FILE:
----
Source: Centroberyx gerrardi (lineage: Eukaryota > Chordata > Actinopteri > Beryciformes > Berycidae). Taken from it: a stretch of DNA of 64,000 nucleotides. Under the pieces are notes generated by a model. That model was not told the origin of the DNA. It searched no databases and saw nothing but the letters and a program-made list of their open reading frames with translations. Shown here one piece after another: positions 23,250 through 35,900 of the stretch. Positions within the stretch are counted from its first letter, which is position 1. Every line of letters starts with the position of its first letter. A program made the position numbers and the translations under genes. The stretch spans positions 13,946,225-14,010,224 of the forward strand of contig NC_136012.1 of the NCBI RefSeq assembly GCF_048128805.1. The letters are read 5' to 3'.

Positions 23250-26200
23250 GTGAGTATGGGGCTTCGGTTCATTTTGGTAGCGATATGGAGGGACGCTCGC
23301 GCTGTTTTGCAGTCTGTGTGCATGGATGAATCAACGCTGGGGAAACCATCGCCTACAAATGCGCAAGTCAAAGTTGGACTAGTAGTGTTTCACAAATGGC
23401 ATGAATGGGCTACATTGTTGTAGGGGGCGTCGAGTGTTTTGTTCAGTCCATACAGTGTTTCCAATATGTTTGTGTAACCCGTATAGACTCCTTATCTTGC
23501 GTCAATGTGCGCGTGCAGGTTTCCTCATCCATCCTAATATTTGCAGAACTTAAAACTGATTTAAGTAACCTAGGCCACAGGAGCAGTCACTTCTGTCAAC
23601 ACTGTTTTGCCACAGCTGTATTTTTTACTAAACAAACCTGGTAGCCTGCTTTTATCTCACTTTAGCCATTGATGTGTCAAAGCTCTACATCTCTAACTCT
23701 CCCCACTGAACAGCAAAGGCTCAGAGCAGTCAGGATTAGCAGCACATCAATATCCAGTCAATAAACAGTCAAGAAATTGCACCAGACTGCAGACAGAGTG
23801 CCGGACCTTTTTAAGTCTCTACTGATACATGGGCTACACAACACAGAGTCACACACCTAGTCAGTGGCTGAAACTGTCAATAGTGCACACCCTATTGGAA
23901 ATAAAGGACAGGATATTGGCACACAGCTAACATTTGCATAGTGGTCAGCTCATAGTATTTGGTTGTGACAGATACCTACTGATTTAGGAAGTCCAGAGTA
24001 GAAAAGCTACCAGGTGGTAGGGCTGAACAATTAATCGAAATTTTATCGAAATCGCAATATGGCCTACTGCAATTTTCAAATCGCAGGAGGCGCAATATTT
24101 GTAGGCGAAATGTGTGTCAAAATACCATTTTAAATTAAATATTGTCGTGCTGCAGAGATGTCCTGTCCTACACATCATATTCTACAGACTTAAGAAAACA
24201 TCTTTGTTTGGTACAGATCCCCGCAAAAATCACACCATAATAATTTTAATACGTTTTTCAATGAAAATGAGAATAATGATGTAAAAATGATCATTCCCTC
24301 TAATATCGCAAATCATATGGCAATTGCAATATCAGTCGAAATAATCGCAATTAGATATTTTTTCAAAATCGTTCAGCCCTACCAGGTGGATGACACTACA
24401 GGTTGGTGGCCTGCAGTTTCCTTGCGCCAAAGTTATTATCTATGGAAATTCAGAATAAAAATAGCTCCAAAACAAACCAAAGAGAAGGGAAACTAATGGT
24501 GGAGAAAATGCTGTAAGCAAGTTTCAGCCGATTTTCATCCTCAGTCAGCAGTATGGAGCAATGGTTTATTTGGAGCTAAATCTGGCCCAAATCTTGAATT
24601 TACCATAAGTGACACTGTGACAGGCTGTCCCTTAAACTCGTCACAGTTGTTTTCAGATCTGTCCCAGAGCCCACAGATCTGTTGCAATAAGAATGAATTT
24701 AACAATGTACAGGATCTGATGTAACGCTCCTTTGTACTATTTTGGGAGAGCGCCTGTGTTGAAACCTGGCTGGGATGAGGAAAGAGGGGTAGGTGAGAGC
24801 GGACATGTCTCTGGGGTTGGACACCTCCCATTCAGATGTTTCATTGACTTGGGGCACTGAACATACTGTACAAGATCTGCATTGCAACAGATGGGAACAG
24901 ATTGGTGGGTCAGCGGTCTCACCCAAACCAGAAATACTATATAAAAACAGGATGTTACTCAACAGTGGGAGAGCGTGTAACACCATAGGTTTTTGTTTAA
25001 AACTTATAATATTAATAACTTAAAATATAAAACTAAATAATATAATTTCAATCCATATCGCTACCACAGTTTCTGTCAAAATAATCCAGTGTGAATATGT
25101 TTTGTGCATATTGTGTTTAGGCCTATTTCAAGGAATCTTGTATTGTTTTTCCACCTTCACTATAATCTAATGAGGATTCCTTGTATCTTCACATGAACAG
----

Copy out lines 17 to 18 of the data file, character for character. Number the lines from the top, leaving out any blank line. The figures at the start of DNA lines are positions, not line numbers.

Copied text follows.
24601 TACCATAAGTGACACTGTGACAGGCTGTCCCTTAAACTCGTCACAGTTGTTTTCAGATCTGTCCCAGAGCCCACAGATCTGTTGCAATAAGAATGAATTT
24701 AACAATGTACAGGATCTGATGTAACGCTCCTTTGTACTATTTTGGGAGAGCGCCTGTGTTGAAACCTGGCTGGGATGAGGAAAGAGGGGTAGGTGAGAGC